Crawley Observer Column, Wednesday 28th October 2015

Last week, Crawley Borough Council set its budget strategy for the coming year. The new strategy builds upon the one employed over the past year and remains true to the commitments outlined in Labour’s local manifestos.

Labour balanced last year’s budget and are on course to do so this year, but in recognising a spending decision taken in a single year can have major long-term consequences the strategy contains the flexibility to adopt a multi-year approach to reforming services if necessary.

We‘ve ruled out above inflation council tax increases and, instead of focusing on cutting services as the Government slashes our grant, we are working to find new ways to grow council revenue by investing reserves more effectively and bringing forward leisure opportunities people want to pay for.

In addition, our strategy outlines a sustainable approach to using the council’s capital resources and finances our ongoing programme of building genuinely affordable housing.

Last week I warned devolving control of business rates to councils might not be the boost people expect and having met with local government finance experts I am certainly pessimistic.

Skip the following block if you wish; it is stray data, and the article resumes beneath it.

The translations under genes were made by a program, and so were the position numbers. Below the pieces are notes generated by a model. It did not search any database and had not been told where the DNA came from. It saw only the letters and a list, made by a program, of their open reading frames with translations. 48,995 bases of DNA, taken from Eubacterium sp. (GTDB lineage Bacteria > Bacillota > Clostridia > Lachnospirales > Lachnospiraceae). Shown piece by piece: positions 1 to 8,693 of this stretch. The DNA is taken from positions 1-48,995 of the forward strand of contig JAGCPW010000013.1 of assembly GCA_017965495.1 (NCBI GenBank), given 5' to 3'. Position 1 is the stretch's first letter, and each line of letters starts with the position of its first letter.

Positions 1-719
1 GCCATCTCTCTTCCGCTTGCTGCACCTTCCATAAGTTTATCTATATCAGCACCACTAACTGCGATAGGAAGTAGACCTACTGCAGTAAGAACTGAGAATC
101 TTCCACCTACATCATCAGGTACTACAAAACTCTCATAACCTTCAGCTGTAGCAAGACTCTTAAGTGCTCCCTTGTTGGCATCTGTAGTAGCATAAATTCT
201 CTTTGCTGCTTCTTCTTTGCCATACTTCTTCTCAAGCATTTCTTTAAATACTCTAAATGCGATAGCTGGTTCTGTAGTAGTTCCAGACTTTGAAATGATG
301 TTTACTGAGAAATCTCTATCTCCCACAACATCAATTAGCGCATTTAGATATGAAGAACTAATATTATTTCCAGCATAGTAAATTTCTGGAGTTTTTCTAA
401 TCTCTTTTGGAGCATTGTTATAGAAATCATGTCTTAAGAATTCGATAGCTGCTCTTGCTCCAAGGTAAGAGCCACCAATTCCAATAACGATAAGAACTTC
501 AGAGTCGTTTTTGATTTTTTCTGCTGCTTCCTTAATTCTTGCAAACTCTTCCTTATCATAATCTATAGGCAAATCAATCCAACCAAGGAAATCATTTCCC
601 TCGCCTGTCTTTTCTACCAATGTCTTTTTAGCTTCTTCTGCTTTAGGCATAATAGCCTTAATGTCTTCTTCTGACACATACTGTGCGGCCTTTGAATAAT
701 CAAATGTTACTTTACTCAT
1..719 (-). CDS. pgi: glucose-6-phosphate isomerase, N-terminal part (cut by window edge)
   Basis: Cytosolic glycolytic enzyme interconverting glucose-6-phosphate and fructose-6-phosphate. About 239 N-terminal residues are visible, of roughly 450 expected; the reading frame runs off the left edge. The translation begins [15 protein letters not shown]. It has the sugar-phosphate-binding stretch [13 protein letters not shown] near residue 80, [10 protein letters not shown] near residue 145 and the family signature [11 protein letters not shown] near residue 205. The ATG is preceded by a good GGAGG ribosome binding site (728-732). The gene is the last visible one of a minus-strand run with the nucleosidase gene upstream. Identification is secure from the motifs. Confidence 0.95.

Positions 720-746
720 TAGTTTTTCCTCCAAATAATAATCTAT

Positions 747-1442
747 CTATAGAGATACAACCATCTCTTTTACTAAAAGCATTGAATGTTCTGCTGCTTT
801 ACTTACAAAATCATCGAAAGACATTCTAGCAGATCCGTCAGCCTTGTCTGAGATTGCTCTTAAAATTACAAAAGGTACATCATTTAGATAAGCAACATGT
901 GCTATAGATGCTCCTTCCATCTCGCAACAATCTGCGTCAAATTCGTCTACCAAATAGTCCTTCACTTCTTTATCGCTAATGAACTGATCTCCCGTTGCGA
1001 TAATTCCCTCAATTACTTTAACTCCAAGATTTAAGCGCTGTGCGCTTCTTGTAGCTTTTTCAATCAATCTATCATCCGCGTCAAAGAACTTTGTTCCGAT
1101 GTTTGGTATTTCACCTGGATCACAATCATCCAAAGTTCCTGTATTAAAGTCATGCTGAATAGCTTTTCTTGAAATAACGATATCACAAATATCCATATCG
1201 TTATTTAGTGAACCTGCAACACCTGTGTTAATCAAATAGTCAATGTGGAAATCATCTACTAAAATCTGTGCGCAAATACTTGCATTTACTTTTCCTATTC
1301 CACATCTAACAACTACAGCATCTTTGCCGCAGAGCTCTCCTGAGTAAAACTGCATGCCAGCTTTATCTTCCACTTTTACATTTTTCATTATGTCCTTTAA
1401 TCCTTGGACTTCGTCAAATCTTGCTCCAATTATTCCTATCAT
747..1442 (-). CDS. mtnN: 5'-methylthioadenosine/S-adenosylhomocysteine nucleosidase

At present councils collect £23bn in business rates, with 50% retained by local government as a whole. Crawley collects considerably more than most and retains only a fraction, with the rest going to other councils. Under the new system the remaining 50% will also be retained by the sector as a whole, but Crawley will still not benefit from the vast majority of what it collects.

Local government already receives significantly more than £23bn per year, in addition to retained business rates councils currently benefit from £55bn of grants. So the Government can devolve all the business rates and still have room to cut council budgets by over half. We already know Revenue Support Grant—£9bn per year—is being abolished and other pots also look set to go.

So, the smart money is that councils will end up worse off at the end of this process than at the beginning and in the long run, that can only mean more cuts to services and higher local taxes.

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